Theories of democratic transition and legal studies of judicial independence must consider the specific conditions that a newly established democratic regime encounters in the initial stages of the democratic transition. Although many newly democratic countries accomplish democratization in their electoral institutions, other institutional bodies of the state, such as the administrative and judicial bodies, in many cases retain the non-democratic and antirepublican forces of previous authoritarian regimes. In this condition of uneven democratization, democratic constitutions, which protect the political voices and civil rights of anti-government forces within the state, can be detrimental to the completion of democratic transition and consolidation of democracy. Table 1 illustrates the disparity in democratization speed between electoral and bureaucratic institutions (i.e., the rabbit on the turtle’s back).


The potential negative effect of a democratic constitution in a newly democratic country is examined through the case of Weimar Germany, which nicely illustrates how bureaucrats and judges who either are controlled by or collaborate with anti-democratic forces can negatively affect the process of democratization. The democratic constitution established by the Weimar Republic paradoxically guaranteed political rights and institutional independence to bureaucrats and judges who were themselves among the strongest opponents of the democratic regime. The disparity between the democratization speeds of the electoral and bureaucratic institutions—in other words, the rushing rabbit on the back of the lagging turtle—detrimentally impacted the fate of the Weimar Republic.

CONSTITUTIONS AND ADMINISTRATIVE REFORMS IN WEIMAR GERMANY

One of the main problems for the leaders of the Weimar Republic, who abruptly came to power with Germany’s defeat in the First World War, was converting the existing bureaucratic organizations into pro-democratic and pro-republic entities. This transition involved balancing two conflicting values: bureaucratic efficiency and loyalty to the new democratic regime (Fried 1943; Jane 1988). However, a strong, efficient bureaucracy that remained loyal to the previous regime hindered these efforts. Under the Kaiserreich and the preceding Prussian regime, bureaucrats had been recruited largely from the Junker social class, the members of whom shared the social background, economic interest, and political ideologies with the old regime (Muncy 1970; Vierhaus 1999). The issues of how to deal with this strong and cohesive conservative bureaucracy and how to balance efficiency and loyalty were crucial to the fate of the Weimar Republic democracy.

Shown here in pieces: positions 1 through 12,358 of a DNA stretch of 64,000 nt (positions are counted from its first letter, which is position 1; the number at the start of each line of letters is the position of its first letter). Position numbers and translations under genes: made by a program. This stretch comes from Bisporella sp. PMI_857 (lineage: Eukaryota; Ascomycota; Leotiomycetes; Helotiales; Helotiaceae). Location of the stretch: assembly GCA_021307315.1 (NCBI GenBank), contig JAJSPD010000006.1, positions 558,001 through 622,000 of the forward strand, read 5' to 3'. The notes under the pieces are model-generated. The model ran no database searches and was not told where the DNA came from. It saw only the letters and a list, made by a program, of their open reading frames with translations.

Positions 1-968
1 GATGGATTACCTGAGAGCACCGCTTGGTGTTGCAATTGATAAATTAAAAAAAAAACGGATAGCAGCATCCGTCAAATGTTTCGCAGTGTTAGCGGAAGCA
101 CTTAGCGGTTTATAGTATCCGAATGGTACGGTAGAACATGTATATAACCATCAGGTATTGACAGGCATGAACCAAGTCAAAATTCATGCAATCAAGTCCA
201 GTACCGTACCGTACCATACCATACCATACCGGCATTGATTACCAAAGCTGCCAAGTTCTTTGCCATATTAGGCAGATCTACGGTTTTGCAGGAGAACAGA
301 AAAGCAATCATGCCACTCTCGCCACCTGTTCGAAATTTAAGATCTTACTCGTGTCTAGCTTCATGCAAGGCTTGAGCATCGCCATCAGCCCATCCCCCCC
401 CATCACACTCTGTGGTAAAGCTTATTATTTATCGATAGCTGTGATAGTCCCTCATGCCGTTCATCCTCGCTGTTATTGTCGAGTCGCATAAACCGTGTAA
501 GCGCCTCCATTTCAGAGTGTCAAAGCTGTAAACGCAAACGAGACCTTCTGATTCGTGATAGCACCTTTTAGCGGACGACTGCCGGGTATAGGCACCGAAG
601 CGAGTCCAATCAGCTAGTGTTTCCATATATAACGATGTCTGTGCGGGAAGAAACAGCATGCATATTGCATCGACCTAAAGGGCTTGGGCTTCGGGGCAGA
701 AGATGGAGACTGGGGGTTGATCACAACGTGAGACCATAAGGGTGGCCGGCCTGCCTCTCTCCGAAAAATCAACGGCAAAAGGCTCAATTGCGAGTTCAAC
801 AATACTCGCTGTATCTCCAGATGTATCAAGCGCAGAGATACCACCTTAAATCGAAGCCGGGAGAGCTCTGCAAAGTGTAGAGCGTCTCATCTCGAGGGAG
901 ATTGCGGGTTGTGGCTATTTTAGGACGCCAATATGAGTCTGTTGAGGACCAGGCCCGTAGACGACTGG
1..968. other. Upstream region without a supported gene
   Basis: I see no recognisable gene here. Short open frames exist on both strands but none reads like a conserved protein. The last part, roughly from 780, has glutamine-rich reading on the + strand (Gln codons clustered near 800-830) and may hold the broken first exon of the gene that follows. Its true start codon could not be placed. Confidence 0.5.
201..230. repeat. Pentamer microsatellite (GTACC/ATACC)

EMBEDDED BUREAUCRACY AND JUDICIARIES

German bureaucracy, especially the Prussian bureaucracy of the absolute monarchy and the Second Reich, is considered a forerunner of the modern professional public service (Wollmann 1989, 234). The bureaucracy’s dedication and efficiency were not only highly regarded by German but also were looked upon by foreign observers as “Germany’s greatest contribution in the field of political organization and as an encouraging example for the whole world” (Marx 1934, 467–68). The founders of the absolute monarchy in Germany invented effective instruments of administration, which became the foundation of a thoroughly bureaucratized state (Rosenberg 1958, 13).


The strength of the German bureaucracy—that is, its efficiency, cohesiveness, and reliability—was derived primarily from a recruitment pattern structured by triangular relations among politicians, bureaucrats, and dominant social forces. The Junkers, originally comprising the land-owning nobility of East Prussia, dominated German–Prussian officialdom, and formed a stable alliance with the political elites that lasted through the end of the Second Reich (Vierhaus 1999, 151). The Junkers’ tradition of educating members in the military and bureaucracy made them loyal supporters of the monarchy, and Prussian absolutism was characterized by the privileged integration of the Junker nobility into royal service in the military and the civil service. Through the integration of the nobility into the state service and the development of a professional bureaucracy, an alliance of interests emerged between the Junkers and the senior officials of the state. These were, of course, conservative forces that held vested interests in the monarchical system and were loyal to the Prussian king who was granted the title of German emperor (Muncy 1970, 34, 37; Vierhaus 1999, 159).


Of course, the Prussian administration was not perfectly monopolized by the Junker class as other (non-Junker) nobles and commoners also assumed considerable responsibility in Prussian officialdom. However, the importance of the Junkers in the formation of bureaucratic characteristics in Germany cannot be overstated; they played a crucial role in central Prussian administration, as well as regionally in provincial and government districts, and in the local Circles of the Prussian state system (Muncy 1970, 140–41, 160–70, 203–10).